Author + information
- Received August 2, 2007
- Revision received September 21, 2007
- Accepted October 22, 2007
- Published online March 11, 2008.
- Yoshihide Takahashi, MD⁎,⁎ (, )
- Mark D. O’Neill, MB, BCh, DPhil⁎,
- Mélèze Hocini, MD⁎,
- Rémi Dubois, PhD†,
- Seiichiro Matsuo, MD⁎,
- Sébastien Knecht, MD⁎,
- Srijoy Mahapatra, MD⁎,
- Kang-Teng Lim, MD⁎,
- Pierre Jaïs, MD⁎,
- Anders Jonsson, MD⁎,
- Frédéric Sacher, MD⁎,
- Prashanthan Sanders, MBBS, PhD⁎,
- Thomas Rostock, MD⁎,
- Pierre Bordachar, MD⁎,
- Jacques Clémenty, MD⁎,
- George J. Klein, MD⁎ and
- Michel Haïssaguerre, MD⁎
- ↵⁎Reprint requests and correspondence:
Dr. Yoshihide Takahashi, Service de Rythmologie, Hôpital Cardiologique du Haut-Lévêque, Avenue de Magellan, 33604 Bordeaux-Pessac, France.
Objectives This study sought to determine the characteristics of atrial electrograms predictive of slowing or termination of atrial fibrillation (AF) during ablation of chronic AF.
Background There is growing recognition of a role for electrogram-based ablation.
Methods Forty consecutive patients (34 male, 59 ± 10 years) undergoing ablation for chronic AF persisting for a median of 12 months (range 1 to 84 months) were included. After pulmonary vein isolation and roof line ablation, electrogram-based ablation was performed in the left atrium and coronary sinus. Targeted electrograms were acquired in a 4-s window and characterized by: 1) percentage of continuous electrical activity; 2) bipolar voltage; 3) dominant frequency; 4) fractionation index; 5) mean absolute value of derivatives of electrograms; 6) local cycle length; and 7) presence of a temporal gradient of activation. Electrogram characteristics at favorable ablation regions, defined as those associated with slowing (a ≥6-ms increase in AF cycle length) or termination of AF were compared with those at unfavorable regions.
Results The AF was terminated by electrogram-based ablation in 29 patients (73%) after targeting a total of 171 regions. Ablation at 37 (22%) of these regions was followed by AF slowing, and at 29 (17%) by AF termination. The percentage of continuous electrical activity and the presence of a temporal gradient of activation were independent predictors of favorable ablation regions (p = 0.016 and p = 0.038, respectively). Other electrogram characteristics at favorable ablation regions were not significantly different from those at unfavorable ablation regions.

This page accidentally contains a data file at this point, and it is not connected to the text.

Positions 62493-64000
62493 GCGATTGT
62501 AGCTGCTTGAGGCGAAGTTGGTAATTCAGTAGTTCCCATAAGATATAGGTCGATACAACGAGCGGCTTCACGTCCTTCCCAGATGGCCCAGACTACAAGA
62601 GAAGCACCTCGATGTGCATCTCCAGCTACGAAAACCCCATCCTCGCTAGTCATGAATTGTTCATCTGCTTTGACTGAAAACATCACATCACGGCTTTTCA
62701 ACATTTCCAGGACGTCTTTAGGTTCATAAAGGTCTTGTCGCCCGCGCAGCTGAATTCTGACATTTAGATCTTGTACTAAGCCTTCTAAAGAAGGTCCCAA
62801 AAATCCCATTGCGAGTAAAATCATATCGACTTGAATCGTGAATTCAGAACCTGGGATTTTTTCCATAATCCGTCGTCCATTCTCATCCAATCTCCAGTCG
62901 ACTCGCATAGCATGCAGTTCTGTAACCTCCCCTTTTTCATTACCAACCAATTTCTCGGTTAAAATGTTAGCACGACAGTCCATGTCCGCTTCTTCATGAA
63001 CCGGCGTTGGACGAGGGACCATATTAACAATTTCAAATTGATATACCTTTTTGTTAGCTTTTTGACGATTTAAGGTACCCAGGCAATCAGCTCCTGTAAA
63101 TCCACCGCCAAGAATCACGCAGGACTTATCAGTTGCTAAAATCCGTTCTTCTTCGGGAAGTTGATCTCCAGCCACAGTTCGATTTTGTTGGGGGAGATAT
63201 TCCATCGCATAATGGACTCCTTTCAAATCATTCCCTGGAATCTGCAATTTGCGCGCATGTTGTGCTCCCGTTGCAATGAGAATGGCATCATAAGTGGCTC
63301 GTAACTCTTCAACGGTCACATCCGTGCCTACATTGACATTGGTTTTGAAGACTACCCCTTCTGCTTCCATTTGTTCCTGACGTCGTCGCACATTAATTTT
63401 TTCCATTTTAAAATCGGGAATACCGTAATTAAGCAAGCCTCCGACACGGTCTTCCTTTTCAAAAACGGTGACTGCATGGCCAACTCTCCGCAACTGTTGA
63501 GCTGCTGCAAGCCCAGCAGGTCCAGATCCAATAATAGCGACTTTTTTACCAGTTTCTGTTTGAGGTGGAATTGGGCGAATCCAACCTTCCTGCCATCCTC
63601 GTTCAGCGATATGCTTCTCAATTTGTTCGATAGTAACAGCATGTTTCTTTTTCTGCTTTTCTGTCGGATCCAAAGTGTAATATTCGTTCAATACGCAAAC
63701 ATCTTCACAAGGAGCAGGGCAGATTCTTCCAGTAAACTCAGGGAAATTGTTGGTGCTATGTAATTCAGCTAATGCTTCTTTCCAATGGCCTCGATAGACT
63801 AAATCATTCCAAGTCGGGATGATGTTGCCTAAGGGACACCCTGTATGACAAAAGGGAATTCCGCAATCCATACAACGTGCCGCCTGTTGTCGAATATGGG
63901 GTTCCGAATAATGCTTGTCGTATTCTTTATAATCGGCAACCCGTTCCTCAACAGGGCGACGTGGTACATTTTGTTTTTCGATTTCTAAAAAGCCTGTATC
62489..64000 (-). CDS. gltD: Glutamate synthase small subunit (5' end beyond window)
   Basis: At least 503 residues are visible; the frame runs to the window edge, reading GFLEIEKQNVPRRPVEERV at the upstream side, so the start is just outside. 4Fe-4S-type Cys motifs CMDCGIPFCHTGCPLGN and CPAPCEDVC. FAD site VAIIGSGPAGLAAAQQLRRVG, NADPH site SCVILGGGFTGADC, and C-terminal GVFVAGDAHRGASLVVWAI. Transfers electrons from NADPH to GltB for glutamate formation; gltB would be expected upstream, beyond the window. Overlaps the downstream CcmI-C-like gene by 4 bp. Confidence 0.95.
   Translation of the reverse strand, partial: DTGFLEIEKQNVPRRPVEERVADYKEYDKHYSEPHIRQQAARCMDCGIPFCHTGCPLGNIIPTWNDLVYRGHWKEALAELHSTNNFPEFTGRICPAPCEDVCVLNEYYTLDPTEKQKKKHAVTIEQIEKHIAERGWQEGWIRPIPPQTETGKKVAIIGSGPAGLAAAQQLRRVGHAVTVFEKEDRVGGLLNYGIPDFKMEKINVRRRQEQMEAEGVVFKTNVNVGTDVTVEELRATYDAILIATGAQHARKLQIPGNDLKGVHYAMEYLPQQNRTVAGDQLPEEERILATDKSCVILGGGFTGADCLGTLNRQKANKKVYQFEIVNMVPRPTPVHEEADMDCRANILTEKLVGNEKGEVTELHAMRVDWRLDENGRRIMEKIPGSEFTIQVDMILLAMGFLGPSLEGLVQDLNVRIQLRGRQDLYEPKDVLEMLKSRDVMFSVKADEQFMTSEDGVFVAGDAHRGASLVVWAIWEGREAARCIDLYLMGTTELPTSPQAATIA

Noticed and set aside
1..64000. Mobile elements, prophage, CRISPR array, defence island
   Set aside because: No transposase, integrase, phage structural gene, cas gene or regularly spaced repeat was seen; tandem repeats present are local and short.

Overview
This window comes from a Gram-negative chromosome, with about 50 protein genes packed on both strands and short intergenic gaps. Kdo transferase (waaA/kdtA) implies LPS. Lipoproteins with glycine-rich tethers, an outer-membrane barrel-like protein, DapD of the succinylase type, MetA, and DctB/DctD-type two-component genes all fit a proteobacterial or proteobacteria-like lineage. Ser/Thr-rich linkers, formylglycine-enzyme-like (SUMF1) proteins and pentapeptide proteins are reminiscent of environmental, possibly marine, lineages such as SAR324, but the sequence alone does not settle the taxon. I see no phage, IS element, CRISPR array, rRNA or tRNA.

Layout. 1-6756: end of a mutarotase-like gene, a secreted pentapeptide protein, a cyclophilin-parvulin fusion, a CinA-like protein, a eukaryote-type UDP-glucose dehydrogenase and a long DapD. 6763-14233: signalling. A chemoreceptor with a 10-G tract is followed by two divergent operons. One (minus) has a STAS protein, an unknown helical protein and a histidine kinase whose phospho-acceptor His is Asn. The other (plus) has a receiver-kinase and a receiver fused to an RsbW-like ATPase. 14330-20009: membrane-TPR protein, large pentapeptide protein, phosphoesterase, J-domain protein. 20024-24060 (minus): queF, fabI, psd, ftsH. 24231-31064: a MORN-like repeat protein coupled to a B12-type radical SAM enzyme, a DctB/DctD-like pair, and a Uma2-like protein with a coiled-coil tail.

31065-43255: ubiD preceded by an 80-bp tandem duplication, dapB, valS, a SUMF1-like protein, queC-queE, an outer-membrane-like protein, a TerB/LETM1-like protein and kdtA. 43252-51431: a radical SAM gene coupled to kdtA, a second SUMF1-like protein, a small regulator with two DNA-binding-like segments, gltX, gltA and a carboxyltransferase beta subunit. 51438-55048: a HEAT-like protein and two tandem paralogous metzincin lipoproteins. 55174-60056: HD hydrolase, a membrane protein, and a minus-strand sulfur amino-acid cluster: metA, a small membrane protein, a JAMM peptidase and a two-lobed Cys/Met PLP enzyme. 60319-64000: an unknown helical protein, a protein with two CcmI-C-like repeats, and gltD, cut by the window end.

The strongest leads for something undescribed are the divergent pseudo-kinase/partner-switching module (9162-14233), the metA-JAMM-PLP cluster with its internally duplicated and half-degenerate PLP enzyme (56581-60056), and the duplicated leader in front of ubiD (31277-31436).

Conclusions Catheter ablation at sites displaying a greater percentage of continuous activity or a temporal activation gradient is associated with slowing or termination of chronic AF.
Dr. O’Neill is supported by a British Heart Foundation International Fellowship. Dr. Knecht is supported by the Belgian Funds for Cardiac Surgery. Dr. Jonsson is supported by the Swedish Society of Cardiology. Dr. Rostock is supported by the German Cardiac Society. Dr. Sanders is supported by the Neil Hamilton Fairley Fellowship from the National Health and Medical Research Council of Australia and the Ralph Reader Fellowship from the National Heart Foundation of Australia. Drs. Sanders, Jais, and Haissaguerre have served on the advisory boards of and received lecture fees from Biosense-Webster and Bard Electrophysiology. Dr. Hocini has received lecture fees from Biosense-Webster. Dr. Dubois has served on the advisory board of Biosense-Webster.
- Received August 2, 2007.
- Revision received September 21, 2007.
- Accepted October 22, 2007.
- American College of Cardiology Foundation